On a teleconference today, Rick Barnes was described by Texas sportwriters as "visibly frustrated" at the NCAA's indecision regarding Myck Kabongo's eligibility. Barnes has no idea why the NCAA has yet to rule, nor when a ruling is forthcoming. Per ESPN's William Wilkerson, Barnes had this to say on the call today ($):
"It is getting to the point, honestly, where I made the point to a friend of mine we are at the end of the term. If we don't hear something in the next couple of days, 'frustrating,' 'disappointing,' whatever word you want to put on it it's time."
Kabongo did not travel with the team to either New York or Houston, where the Texas Longhorns lost to Georgetown and UCLA, respectively. The Longhorns are now 5-4, facing a season dangerously close to being lost. An earlier expectation that Texas would receive some sort of notification prior to (and then following) its Maui trip sounds hopelessly foolhardy in retrospect.
Looking ahead, it appears that Texas is relegated to hoping that the NCAA gives Kabongo a 10-game ban, with the sophomore point guard eligible to return to play against North Carolina on December 19. But with that game just over a week away, I wouldn't advise holding your breath awaiting news.
The silver lining--if you could even call it that--is that the national media has taken even more notice. ESPN's Andy Katz reported the inactivity prior to the Georgetown game, and also contributed a sideline report in-game.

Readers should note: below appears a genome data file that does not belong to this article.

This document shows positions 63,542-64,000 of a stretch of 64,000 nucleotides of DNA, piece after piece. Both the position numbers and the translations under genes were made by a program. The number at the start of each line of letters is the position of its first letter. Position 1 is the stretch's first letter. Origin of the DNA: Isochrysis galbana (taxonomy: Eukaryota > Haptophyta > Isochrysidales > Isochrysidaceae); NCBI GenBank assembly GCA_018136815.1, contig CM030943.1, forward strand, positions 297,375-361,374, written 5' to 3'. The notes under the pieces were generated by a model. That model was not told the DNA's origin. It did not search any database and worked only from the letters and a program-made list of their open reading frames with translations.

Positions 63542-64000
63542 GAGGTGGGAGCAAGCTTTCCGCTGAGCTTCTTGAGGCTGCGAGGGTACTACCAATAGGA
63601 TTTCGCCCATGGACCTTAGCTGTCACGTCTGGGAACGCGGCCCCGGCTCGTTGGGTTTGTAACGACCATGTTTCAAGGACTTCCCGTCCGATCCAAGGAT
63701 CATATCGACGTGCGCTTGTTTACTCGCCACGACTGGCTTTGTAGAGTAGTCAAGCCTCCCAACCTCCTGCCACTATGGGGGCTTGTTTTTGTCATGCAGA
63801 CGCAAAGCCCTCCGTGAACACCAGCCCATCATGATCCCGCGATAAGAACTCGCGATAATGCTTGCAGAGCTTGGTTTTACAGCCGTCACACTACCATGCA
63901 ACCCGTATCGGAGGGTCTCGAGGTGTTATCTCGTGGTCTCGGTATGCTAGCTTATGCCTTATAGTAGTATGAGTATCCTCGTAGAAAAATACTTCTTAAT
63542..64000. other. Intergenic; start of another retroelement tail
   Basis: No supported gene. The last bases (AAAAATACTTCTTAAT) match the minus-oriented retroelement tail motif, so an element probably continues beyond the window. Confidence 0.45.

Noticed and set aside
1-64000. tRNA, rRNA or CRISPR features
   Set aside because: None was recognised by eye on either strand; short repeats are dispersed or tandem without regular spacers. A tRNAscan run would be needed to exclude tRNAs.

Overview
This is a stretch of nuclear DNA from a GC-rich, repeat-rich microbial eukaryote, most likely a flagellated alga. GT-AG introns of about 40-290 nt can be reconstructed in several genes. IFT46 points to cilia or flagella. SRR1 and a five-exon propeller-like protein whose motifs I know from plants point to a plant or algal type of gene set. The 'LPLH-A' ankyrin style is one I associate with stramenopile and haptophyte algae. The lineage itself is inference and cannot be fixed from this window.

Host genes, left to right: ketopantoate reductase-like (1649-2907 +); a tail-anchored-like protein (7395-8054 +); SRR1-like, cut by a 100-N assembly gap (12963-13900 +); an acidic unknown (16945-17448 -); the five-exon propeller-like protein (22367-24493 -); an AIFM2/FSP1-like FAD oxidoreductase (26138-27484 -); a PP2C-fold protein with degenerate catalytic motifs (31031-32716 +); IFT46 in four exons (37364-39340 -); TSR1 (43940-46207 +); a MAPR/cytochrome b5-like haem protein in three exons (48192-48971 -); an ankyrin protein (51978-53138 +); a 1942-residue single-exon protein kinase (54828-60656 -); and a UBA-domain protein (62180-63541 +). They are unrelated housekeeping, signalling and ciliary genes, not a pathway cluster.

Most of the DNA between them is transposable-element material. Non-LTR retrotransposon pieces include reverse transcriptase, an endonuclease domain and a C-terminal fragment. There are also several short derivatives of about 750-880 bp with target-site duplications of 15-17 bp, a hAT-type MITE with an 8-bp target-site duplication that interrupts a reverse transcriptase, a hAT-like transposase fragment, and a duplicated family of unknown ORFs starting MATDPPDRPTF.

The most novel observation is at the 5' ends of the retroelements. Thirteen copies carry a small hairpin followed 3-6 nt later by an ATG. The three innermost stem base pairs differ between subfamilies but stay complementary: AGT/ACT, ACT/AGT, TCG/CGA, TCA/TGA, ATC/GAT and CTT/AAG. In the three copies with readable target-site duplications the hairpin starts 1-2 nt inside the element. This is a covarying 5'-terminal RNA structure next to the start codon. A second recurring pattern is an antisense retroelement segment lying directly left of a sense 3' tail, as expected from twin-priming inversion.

If Kabongo has to sit 10 games, then let it be known. If he's done for the season or anything more severe, then announce that as well. The workout was in May. The suspension is ongoing into December, but it officially hasn't started since Kabongo is being held out while the investigation continues.
In the Georgetown broadcast, announcer Jay Bilas vocally chastised the NCAA for its handling of Kabongo's case. Bilas followed up his dress-down with a cheeky tweet.
Then earlier this week, Sports Illustrated's Seth Davis asked NCAA President Mark Emmert why the case hadn't been finalized. Emmert predictably side-stepped the questions, though he did insinuate that the compliance office was awaiting further information, possibly withheld:
"It's not in our interest to have this drag out," he said, "but it's never the case that people [at the NCAA] sit on all this information, dilly dallying around from August to October, waiting for just the right time to determine whether somebody is going to sit or not. That's not how it works. Sometimes people aren't as forthcoming with the information. I don't mean they're being deceitful, but they're not providing you stuff as readily as you'd like to settle those cases. It's like tax day. I gotta file my taxes, better hurry up and do this. Well, it's time to play, so I better hurry up and give them the information they were looking for. So we get a flood of information at the end."
Uhh, sure, Mark. You tow that company line.
The bottom line is that no news is bad news for Kabongo and the rest of the Longhorns basketball team. Without a decision, the young Texas squad keeps waiting for a savior that might never come--or come too late. Unfortunately, even Rick Barnes feels that there's no end in sight.